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C.E.U.'s and M.S.W.'s

Natalia J. Garland

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It's graduation time. College graduates all over the country are listening to commencement speeches. Ah...the memories. Graduation is an achievement that brings hope for a better future: for the graduate and for society. New social workers, however, may soon discover that graduation does not mark the end of their education requirements. After graduation, and after passing the licensing exam, many social workers will encounter further requirements of continuing education units, or C.E.U.'s.

Why is it not enough to get a Master of Social Work degree and to pass the licensing exam? Obviously, social workers need to stay updated with advances in clinical knowledge and treatment approaches, and to keep current with various laws and regulations. But why must we earn C.E.U.'s to document our ongoing educational efforts? Can we not be trusted as professionals and mature adults to attend seminars, read books and journals, utilize supervision, and seek peer consultation?

In the State of Arizona, for example, social workers are required to accumulate 40 C.E.U.'s every two years. In Arizona, as well as in some other states, there are also specific requirements as to how some of the C.E.U.'s are to be distributed. Some states specifically require a certain number of units in child abuse, domestic violence, cultural competence, or mental health ethics. There are also certain restrictions as to the manner in which the C.E.U.'s are to be obtained, such as at seminars or through homestudy courses.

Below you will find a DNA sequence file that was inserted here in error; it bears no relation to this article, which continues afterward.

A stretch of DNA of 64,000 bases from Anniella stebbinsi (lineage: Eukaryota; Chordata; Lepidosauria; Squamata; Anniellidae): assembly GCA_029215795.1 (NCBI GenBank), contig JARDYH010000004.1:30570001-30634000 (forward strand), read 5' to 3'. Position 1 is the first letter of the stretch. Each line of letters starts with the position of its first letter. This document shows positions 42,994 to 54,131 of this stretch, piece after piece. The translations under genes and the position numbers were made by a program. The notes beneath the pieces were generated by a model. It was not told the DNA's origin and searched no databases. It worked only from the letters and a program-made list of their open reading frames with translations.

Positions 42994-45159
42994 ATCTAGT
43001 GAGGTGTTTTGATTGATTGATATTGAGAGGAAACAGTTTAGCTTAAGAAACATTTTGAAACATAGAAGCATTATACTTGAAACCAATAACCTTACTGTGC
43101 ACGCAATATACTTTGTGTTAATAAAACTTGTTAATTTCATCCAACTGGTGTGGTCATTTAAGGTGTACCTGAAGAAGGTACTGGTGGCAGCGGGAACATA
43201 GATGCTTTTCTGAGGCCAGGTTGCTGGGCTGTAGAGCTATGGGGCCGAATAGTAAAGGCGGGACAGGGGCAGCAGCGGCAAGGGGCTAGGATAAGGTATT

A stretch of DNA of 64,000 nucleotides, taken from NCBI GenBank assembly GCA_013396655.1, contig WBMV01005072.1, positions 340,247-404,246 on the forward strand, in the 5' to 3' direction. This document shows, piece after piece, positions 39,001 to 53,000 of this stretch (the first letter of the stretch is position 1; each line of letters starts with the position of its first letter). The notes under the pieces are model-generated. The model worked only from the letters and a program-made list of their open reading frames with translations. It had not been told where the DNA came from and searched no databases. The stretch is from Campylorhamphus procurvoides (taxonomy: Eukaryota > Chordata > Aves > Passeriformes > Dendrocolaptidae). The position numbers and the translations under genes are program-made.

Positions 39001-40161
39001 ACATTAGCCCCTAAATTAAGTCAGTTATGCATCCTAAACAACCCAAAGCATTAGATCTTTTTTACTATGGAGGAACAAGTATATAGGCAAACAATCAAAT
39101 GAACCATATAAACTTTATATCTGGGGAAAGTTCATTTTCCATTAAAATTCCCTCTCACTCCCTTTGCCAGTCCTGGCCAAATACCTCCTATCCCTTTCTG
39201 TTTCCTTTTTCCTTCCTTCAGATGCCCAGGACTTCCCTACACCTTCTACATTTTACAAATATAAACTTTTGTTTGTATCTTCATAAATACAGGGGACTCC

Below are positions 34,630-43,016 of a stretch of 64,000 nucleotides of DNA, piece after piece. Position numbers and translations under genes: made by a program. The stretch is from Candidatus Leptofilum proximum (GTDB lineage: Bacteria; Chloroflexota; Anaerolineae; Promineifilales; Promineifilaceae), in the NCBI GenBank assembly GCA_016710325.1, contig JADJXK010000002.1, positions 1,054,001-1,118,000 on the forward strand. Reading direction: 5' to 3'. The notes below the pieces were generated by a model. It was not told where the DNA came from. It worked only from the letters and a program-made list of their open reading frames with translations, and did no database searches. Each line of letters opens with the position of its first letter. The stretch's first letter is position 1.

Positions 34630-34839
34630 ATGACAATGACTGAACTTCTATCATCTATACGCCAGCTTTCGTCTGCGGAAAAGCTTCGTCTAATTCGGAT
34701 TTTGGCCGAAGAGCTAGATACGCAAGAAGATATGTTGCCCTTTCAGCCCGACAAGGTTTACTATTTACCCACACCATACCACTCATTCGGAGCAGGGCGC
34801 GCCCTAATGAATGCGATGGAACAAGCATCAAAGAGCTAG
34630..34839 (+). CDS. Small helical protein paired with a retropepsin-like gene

Most seminars and homestudy courses revolve around the topics of chemical dependency, domestic violence, child abuse, anger management, anxiety, depression, grief, borderline personality, eating disorders, and couples therapy. These are core areas of expertise for clinical social workers. Even if a social worker does not specialize in domestic violence, for example, the worker must be able to recognize the signs and symptoms, explore the problem, and make an appropriate referral.

But how many courses beyond graduation are really necessary? If a social worker in Arizona practiced social work for 20 years, that would involve 400 hours of C.E.U.'s. Now, at some point, the seminars and homestudy courses are going to become repetitive in nature. The social worker will strain to find a course which has not yet been taken, or to find a different perspective on the same core areas. The worker may also begin to feel infantilized because, while having gained so many years of knowledge and experience, the state fails to appreciate professional success.

Is it fair that the experienced worker is treated the same as the beginner? State boards should develop a system in which experienced social workers (with good records) are no longer required to submit C.E.U.'s. Social workers are entrusted with the care of troubled and suffering individuals. Most of us can also be trusted to prepare ourselves to be of better service, even beyond 40 hours every two years and deeper into the knowledge which we specifically need for our clientele. Those few who lack this dedication are not going to benefit from imposed C.E.U.'s. Everyone knows they can just sit at a seminar, daydream, collect a certificate and send it to their state board with their license renewal application. (Written 05/22/06)

[NOTE: For other essays on similar topics, see Social Workers in Loan Debt (written 05/12/08), Practicing Therapy Without a License (written 07/24/06), Ye Olde Social Worker (written 08/19/02).]

Until we meet again..............stay sane.

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Copyright 2006 Natalia J. Garland